Simple Economics Make Czech Jet A Solid Possibility For Future
Some of the busiest
aircraft flying in Edwards AFB livery are those designed to provide
"chase" services for the multitude of missions performed daily at
the USAF Test Center. A num,ber of aircraft have worked this
role... F-15s, F-16s, even T-38s... all at a significant cost of
operation that sure adds up, come budget-time.
Chase planes and their pilots perform a critical role at
Edwards, "He's (the Chase Pilot) there to back up the test pilot,
he's got a set of cards on him so he knows what's coming up and he
knows what's going on there, he looks at the border of the airspace
and he's just there as a second set of eyes so in case anything
goes on with that test aircraft he's there to support them," says
LTC Troy Fontaine, Test Operations Director.
Usually seen in pure white, with orange tails, there's a new
shape among the Chase-Planes at Edwards... and it comes from a
surprising source... the Czech Republic. Fontaine explained that,
"The l-39 is just at this point, an acquisition experiment, we're
going to have it here for six to nine months. And the three main
areas will be looking at with the l-39 are, is it mission suitable?
Can it find it's little niche here as a chase aircraft, or another
role that we can use it for. Is it maintainable? And the big one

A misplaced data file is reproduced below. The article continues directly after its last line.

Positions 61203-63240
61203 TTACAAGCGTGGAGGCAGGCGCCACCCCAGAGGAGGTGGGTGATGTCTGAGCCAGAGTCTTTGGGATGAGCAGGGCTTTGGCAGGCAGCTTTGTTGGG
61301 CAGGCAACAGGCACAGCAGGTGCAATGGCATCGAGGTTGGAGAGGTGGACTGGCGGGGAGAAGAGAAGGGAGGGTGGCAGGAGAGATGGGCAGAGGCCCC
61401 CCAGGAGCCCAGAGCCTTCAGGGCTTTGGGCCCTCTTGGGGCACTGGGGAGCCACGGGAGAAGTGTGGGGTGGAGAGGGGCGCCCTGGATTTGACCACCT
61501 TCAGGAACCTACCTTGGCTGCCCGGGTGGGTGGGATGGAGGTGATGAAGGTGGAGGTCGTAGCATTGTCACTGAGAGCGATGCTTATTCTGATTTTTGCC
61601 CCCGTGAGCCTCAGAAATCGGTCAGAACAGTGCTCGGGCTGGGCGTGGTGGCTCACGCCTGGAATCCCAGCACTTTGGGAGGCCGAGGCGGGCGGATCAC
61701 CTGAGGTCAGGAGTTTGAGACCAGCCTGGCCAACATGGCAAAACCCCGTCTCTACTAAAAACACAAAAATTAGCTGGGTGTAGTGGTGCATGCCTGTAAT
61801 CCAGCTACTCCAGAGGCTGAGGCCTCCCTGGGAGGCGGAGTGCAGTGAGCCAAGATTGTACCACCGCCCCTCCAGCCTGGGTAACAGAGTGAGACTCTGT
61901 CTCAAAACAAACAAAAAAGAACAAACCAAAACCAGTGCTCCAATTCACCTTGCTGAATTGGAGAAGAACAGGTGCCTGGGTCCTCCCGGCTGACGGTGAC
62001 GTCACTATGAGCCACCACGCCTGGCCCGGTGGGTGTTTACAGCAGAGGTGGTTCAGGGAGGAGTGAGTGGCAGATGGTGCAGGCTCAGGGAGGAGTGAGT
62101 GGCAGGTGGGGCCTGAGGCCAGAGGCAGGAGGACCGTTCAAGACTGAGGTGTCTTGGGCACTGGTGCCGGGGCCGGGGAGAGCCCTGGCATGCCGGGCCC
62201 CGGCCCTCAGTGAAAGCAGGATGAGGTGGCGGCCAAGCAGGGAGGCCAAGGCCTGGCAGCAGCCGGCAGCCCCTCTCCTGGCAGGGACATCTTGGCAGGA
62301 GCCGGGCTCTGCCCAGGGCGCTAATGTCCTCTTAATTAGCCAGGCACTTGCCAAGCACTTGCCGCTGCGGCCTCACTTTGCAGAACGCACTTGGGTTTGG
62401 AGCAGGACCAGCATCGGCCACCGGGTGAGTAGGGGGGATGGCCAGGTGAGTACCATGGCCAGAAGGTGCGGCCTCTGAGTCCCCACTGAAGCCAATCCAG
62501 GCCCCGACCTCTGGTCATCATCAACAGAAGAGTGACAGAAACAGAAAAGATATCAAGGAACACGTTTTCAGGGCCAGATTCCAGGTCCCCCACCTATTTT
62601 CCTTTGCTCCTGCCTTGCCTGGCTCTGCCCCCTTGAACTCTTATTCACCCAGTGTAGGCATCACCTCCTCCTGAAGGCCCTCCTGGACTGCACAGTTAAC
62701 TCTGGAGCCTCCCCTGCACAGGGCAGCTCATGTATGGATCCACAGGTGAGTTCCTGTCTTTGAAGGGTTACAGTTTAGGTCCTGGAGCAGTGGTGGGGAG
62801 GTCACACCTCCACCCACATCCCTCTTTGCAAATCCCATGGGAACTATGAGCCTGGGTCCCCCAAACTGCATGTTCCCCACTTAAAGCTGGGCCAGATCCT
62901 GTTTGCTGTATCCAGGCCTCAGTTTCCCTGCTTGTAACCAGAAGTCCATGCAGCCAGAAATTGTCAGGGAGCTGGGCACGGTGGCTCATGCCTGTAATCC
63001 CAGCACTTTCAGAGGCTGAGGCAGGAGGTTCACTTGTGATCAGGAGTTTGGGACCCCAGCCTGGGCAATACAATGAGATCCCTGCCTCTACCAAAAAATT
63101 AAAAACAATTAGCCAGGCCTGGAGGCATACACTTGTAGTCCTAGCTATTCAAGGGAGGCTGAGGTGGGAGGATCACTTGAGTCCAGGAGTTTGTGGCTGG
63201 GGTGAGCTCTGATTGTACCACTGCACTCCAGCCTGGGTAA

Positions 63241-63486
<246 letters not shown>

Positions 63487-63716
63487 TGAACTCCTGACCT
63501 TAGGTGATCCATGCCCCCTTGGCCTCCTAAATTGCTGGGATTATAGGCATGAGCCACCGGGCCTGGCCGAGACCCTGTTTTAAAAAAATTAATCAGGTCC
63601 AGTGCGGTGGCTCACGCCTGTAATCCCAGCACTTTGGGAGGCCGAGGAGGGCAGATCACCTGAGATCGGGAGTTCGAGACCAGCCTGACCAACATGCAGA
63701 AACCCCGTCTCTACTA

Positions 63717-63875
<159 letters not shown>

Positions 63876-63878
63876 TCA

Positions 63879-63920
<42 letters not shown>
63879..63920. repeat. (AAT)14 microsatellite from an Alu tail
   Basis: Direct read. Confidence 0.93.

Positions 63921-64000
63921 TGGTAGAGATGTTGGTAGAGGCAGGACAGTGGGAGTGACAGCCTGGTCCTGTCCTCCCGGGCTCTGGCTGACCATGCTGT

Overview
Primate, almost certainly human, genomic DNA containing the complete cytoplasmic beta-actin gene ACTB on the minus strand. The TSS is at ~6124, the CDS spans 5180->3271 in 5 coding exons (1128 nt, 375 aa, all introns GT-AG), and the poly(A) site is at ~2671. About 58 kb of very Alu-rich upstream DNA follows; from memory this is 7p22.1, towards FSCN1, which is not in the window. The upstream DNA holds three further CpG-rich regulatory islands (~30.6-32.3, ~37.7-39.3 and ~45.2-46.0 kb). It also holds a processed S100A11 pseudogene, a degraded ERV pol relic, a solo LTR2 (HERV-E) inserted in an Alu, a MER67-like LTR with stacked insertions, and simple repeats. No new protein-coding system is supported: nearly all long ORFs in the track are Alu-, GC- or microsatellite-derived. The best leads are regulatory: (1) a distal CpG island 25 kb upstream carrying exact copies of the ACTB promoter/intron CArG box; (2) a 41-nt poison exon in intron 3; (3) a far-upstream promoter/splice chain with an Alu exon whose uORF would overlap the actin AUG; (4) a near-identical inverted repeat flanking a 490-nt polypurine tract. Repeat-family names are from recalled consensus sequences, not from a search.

for us is cost effectiveness, how much is this thing going to cost
compared to some of the stuff we had?"
The cost issue is a big one. While the L-39 isn't remotely as
capable as the F-15 or F-16, many of the chase missions require
little of the extra performance and capabilities that such birds
boast over the single-engine L-39. In many cases, the L-39 is
plenty of aircraft for the mission profile--this is where the
relatively inexpensive Albatros can really shine. L-39 Project
Officer Maj. Bill Koukourikos notes that, "Over the years aircraft
have gotten more and more expensive, we're looking for a short
term, low cost aircraft."
The L-39 is powered by a single 3,792-pound thrust Walter Titan
turbofan, and weighs (Empty) 7,340 pounds, with a maximum takeoff
weight of 11,618 pounds. Its wingspan is 31 feet, 0.5 inches, and
is all of 40 feet, 5 inches long. It's a subsonic bird with a max
speed of 485 MPH at 19,600 feet, and Sea Level max speed of 435
MPH. The service ceiling is 37,730 feet, with a range of 528 miles
on internal fuel and as much as 995 miles with external tanks.
Air Force sources claims that aircraft like the F-15 cost about
$7K per flight hour. For the F-16, around $6K, while so-called
"training aircraft like the T-38 require about $4k per flight hour.
The Albatros cost? Somewhere in the neighborhood of $2350/hr
Koukourikos explained that, "If this all turns out successful we're
going to do a four month review, we are going to look forward to
try and get two airplanes here stationed for an extended period of
time. Not permanently, but probably a three to five year time